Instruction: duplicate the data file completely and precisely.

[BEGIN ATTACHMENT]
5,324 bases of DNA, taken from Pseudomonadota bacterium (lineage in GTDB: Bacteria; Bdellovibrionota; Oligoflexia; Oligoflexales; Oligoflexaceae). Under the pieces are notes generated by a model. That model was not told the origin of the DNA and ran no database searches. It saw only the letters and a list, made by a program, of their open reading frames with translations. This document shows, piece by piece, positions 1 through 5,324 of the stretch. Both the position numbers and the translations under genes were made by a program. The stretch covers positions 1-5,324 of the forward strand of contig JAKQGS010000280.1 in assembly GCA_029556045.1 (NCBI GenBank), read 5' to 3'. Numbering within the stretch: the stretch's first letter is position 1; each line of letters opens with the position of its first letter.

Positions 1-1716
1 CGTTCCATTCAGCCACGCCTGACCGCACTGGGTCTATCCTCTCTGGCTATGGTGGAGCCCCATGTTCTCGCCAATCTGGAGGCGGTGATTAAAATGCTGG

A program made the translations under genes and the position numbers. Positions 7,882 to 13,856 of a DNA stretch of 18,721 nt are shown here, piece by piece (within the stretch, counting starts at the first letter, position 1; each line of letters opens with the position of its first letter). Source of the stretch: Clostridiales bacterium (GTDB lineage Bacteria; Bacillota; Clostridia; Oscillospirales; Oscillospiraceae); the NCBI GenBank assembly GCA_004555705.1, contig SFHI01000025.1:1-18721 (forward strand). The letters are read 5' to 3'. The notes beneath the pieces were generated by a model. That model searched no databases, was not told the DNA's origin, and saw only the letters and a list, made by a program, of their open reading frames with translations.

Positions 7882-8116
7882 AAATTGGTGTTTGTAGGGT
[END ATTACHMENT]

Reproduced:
5,324 bases of DNA, taken from Pseudomonadota bacterium (lineage in GTDB: Bacteria; Bdellovibrionota; Oligoflexia; Oligoflexales; Oligoflexaceae). Under the pieces are notes generated by a model. That model was not told the origin of the DNA and ran no database searches. It saw only the letters and a list, made by a program, of their open reading frames with translations. This document shows, piece by piece, positions 1 through 5,324 of the stretch. Both the position numbers and the translations under genes were made by a program. The stretch covers positions 1-5,324 of the forward strand of contig JAKQGS010000280.1 in assembly GCA_029556045.1 (NCBI GenBank), read 5' to 3'. Numbering within the stretch: the stretch's first letter is position 1; each line of letters opens with the position of its first letter.

Positions 1-1716
1 CGTTCCATTCAGCCACGCCTGACCGCACTGGGTCTATCCTCTCTGGCTATGGTGGAGCCCCATGTTCTCGCCAATCTGGAGGCGGTGATTAAAATGCTGG

A program made the translations under genes and the position numbers. Positions 7,882 to 13,856 of a DNA stretch of 18,721 nt are shown here, piece by piece (within the stretch, counting starts at the first letter, position 1; each line of letters opens with the position of its first letter). Source of the stretch: Clostridiales bacterium (GTDB lineage Bacteria; Bacillota; Clostridia; Oscillospirales; Oscillospiraceae); the NCBI GenBank assembly GCA_004555705.1, contig SFHI01000025.1:1-18721 (forward strand). The letters are read 5' to 3'. The notes beneath the pieces were generated by a model. That model searched no databases, was not told the DNA's origin, and saw only the letters and a list, made by a program, of their open reading frames with translations.

Positions 7882-8116
7882 AAATTGGTGTTTGTAGGGT